FORD PUTS SWANS ON THE ROAD







Published by Gerald Ferreira Date: April 17, 2012
Categories: Ford, Ford Community Events

Brentwood, Essex, 17 April, 2012 – A Ford Transit is set to become a regular sight cruising around Somerset this summer, ferrying a flock of giant swan sculptures in and around the city of Wells as a boost for tourism and charity. Ford Swans

The “Swans of Wells 2012” public art initiative, in celebration of the Queen’s diamond jubilee, will see the 5ft tall swans, each individually decorated by local artists, sited around Wells between the end of May and September. Each of the 60 swans will be sponsored by local businesses.

The Ford Transit, loaned by Allen Ford, is a long wheelbase, high roof model which means it has more than enough room for four swan sculptures at a time. The logistics of tending to the swans are highly complex, says event organiser Megan Witty, who is delighted that Allen Ford of Bath has come to the rescue with the loan of a Transit.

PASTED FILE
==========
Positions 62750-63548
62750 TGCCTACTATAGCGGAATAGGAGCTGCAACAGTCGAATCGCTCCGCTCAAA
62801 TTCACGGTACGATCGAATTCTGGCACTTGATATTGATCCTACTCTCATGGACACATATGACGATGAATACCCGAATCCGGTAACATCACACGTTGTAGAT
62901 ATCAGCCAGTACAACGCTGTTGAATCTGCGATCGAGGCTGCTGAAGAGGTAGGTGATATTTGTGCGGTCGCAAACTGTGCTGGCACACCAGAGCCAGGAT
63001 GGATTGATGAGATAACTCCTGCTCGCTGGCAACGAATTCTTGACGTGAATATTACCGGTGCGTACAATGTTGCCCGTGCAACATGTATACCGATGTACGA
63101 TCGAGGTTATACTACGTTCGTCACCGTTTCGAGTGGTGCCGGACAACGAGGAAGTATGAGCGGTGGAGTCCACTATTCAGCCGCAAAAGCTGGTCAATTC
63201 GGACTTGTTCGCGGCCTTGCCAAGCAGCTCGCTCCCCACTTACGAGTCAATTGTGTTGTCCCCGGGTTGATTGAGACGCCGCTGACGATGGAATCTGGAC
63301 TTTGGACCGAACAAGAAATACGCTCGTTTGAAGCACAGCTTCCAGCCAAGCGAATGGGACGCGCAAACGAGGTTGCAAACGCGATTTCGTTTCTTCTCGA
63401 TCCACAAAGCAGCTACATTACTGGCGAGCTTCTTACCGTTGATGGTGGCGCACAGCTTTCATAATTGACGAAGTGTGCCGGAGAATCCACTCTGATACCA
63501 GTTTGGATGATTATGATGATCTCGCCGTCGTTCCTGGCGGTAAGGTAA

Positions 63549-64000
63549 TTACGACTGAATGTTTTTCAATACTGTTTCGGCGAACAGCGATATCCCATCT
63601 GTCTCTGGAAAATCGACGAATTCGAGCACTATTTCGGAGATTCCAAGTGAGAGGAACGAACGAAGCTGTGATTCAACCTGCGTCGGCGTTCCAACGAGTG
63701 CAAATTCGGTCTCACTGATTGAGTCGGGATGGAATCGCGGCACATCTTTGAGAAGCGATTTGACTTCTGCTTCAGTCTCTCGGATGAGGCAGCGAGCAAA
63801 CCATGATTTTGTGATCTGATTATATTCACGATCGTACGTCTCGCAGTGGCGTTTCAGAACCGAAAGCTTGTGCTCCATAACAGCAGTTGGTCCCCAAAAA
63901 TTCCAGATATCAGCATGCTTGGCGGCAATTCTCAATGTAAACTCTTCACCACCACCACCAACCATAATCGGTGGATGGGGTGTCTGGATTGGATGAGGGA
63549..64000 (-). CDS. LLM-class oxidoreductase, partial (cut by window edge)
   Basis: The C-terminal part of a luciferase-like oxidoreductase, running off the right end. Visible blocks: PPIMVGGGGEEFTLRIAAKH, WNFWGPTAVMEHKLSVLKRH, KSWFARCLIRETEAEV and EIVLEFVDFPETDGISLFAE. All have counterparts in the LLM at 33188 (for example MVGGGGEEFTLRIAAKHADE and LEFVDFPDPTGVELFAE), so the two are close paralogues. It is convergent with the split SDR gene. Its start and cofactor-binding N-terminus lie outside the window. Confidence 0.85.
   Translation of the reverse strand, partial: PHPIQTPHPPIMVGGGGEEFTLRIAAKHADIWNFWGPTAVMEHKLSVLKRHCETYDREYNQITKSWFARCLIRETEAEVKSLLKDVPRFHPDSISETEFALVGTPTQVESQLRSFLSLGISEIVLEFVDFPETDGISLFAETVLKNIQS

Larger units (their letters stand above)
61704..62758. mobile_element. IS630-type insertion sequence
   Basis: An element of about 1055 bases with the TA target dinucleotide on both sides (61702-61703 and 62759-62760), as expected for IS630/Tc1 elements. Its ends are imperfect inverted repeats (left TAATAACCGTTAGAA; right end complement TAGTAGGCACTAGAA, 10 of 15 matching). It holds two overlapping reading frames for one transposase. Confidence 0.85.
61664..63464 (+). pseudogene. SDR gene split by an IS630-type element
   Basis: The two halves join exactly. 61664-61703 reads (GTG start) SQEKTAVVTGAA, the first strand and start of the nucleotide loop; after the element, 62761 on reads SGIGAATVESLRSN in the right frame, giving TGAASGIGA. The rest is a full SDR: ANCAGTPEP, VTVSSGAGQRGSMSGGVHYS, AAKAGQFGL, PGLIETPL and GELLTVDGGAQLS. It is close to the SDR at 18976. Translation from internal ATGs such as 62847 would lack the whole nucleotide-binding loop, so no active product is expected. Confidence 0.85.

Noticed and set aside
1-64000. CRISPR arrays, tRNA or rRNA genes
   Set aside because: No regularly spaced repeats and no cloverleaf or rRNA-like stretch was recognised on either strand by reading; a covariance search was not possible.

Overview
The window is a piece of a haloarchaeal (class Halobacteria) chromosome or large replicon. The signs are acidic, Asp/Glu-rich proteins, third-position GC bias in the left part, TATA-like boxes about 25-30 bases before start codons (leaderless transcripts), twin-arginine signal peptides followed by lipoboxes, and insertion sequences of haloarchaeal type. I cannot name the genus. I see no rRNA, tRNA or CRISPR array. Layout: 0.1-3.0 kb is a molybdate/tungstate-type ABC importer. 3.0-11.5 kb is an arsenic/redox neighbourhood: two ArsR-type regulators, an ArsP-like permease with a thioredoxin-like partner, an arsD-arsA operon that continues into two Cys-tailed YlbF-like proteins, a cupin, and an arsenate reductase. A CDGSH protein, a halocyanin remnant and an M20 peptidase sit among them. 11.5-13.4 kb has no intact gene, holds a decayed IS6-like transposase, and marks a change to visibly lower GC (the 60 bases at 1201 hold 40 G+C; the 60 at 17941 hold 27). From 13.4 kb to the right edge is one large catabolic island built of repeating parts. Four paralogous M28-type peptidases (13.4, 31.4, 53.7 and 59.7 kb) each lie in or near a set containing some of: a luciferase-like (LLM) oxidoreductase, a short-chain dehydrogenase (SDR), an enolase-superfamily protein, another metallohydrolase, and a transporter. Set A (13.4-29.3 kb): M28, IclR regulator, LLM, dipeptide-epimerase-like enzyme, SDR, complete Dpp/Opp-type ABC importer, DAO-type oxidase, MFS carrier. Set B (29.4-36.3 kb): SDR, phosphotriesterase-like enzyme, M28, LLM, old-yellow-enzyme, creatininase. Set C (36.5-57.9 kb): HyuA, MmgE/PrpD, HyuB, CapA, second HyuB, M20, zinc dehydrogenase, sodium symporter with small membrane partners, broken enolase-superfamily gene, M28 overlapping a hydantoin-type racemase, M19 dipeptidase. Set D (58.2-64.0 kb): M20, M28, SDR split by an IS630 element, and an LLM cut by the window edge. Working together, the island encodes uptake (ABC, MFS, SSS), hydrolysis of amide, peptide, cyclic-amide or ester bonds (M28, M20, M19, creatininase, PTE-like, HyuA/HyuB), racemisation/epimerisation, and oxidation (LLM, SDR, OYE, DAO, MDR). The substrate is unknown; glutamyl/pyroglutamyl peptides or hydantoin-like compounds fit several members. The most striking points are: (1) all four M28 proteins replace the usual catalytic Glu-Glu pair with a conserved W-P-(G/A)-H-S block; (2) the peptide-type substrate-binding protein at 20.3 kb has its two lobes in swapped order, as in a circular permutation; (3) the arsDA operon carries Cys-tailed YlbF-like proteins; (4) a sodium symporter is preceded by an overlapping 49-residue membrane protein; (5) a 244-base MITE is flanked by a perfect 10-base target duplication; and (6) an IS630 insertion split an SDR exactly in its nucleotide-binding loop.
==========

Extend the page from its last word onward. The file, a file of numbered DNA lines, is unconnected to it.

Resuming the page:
“All the swans have to be delivered to the individual artists, then collected and distributed around the city, and moved here, there and everywhere during the summer,” she said. “We were desperate for a suitably sized van and so very grateful that Allen Ford has been able to help.”

Allen Ford business manager Gary Milkins said the Bath dealer was happy to assist: “We loaned a Transit when Megan staged a similar event two years ago – the Lions of Bath – and it was a roaring success, attracting tourists to the city and raising money for local charities. It is great to be able to help once again.”

On 22 May the swans will make their first public appearance in Wells, along the route the Olympic torch will take through the city. They will then go on general display at sites across Wells from 28 May before being auctioned for charity on 29 September. The similar Lions of Bath 2010 event raised £65,000 for good causes.

Swans of Wells 2012 takes its inspiration from the real life resident swans which have been synonymous with Wells for centuries; they are famous for ringing a bell by the drawbridge of the city’s 13th century Bishop’s Palace to ask for food.